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Were Dinosaurs too big? Discussing Dinosaur Evolution

15th May 2018 · 7:30pm - 9:00pm

In person | Virtual event

 Were Dinosaurs too big? Discussing Dinosaur Evolution

Everyone knows about dinosaurs as the most impressive animals that ever existed. Or is our view flawed? We accept them as dynamic, intelligent, caring creatures that bounded across the plains, indulging in complicated courtship rituals, building nests and nurturing their young. When this view was recently challenged, palaeontologists around the world rose up angrily and petitioned for the theory to be banned.

Brian J Ford argues that our accepted view is wrong. He claims that the Cretaceous habitat was completely different from what scientists believe, and that dinosaurs evolved in shallow lakes and lagoons.

Darren Naish asks “were some non-bird dinosaurs swimmers or waders? Sure: anatomical evidence indicates that a few species probably did live this way. But were most or even all non-bird dinosaurs aquatic, as proposed by a lone, controversial author?”

In this talk, we look at the evidence relevant to this claim and then open up the discussion to our audience.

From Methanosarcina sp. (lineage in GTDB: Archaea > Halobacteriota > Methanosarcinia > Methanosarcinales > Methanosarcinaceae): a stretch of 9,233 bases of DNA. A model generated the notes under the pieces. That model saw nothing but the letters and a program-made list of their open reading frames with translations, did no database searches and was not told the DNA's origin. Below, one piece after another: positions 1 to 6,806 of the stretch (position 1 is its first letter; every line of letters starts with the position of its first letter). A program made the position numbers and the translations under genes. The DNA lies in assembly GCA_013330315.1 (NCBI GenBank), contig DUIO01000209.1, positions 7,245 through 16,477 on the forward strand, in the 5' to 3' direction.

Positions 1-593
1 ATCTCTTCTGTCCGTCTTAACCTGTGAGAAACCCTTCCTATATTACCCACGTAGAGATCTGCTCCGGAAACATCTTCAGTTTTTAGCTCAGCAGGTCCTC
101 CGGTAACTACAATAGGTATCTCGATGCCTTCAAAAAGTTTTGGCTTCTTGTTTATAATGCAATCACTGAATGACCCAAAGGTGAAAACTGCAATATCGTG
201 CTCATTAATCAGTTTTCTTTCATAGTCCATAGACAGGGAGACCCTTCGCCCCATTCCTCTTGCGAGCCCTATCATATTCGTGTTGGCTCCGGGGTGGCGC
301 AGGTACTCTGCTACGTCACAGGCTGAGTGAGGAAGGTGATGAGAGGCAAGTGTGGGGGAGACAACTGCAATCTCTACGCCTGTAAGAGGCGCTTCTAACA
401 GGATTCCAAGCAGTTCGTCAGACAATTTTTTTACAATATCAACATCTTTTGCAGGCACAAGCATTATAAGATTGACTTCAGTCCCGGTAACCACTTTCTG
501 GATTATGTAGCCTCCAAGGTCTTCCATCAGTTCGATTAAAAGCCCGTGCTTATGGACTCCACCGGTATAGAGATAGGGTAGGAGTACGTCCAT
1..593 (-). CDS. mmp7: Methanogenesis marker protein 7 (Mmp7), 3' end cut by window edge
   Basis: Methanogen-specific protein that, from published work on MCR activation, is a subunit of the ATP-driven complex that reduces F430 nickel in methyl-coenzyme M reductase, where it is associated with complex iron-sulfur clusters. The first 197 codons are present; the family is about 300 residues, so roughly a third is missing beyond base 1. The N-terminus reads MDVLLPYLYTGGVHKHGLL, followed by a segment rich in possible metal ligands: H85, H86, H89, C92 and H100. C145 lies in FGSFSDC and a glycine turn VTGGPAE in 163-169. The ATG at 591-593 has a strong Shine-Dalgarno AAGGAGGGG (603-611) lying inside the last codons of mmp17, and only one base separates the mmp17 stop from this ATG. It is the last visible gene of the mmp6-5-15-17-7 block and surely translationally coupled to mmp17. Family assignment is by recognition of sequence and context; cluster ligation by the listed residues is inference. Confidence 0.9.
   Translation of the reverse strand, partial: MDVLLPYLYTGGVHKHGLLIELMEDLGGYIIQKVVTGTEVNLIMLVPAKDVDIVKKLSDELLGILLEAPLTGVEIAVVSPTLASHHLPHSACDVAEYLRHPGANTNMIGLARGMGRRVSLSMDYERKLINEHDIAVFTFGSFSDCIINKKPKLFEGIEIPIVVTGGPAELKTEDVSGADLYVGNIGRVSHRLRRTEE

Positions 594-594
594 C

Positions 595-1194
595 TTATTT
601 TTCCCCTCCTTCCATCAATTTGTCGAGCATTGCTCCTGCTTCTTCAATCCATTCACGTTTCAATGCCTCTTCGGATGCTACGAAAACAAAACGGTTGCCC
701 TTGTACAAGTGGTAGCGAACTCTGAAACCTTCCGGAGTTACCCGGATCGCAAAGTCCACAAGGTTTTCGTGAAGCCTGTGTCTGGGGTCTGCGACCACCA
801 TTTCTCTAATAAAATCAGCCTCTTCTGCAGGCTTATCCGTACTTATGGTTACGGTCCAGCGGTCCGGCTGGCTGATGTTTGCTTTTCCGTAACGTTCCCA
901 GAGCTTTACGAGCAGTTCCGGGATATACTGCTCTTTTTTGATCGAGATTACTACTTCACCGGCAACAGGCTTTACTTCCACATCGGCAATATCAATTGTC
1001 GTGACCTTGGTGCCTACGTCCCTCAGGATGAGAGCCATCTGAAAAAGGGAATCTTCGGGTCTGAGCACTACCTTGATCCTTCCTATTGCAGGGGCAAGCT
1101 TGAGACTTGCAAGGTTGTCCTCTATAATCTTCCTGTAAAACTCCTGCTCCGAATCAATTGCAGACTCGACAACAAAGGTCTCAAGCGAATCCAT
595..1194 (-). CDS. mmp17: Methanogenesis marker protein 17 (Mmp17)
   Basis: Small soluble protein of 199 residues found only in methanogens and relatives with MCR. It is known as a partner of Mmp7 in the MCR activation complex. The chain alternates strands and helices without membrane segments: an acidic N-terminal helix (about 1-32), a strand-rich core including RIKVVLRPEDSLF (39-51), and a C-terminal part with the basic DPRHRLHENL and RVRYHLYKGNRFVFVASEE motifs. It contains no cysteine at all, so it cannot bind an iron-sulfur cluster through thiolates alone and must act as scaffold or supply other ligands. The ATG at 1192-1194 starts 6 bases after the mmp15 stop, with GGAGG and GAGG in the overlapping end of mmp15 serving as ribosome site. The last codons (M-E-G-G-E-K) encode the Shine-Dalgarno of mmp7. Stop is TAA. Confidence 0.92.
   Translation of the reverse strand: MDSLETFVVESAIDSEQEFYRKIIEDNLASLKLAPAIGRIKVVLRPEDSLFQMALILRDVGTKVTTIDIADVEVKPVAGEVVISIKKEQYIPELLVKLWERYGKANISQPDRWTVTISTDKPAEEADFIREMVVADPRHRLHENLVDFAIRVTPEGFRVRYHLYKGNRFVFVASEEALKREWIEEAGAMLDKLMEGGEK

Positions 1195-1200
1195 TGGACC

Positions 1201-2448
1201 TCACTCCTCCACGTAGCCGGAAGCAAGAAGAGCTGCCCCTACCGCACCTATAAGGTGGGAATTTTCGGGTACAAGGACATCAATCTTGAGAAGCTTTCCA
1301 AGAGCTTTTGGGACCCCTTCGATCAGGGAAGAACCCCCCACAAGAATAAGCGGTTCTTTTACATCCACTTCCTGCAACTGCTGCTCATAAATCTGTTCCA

Dr Darren Naish is a vertebrate palaeontologist and author based at the University of Southampton. His technical work mostly focuses on the flying pterosaurs, the evolution and anatomy of predatory dinosaurs, and the biology of the giant, long-necked sauropods. He writes widely on animals of all kinds. His most recent books include Dinosaurs: How They Lived and Evolved (co-authored with Paul Barrett) and Evolution in Minutes.

Brian J. Ford is a renowned biologist who has published hundreds of scientific articles in journals including Nature, New Scientist, Scientific American and the British Medical Journal. He has written for The Times, the Daily Telegraph and the Guardian and has hosted programmes including Science Now and Kaleidoscope for the BBC. He has frequently contributed to programmes including Newsbeat and Newsnight and is a fellow of Cardiff University, former fellow of the Open University, a fellow (and former officer) of both the Linnean Society and of the Institute of Biology.

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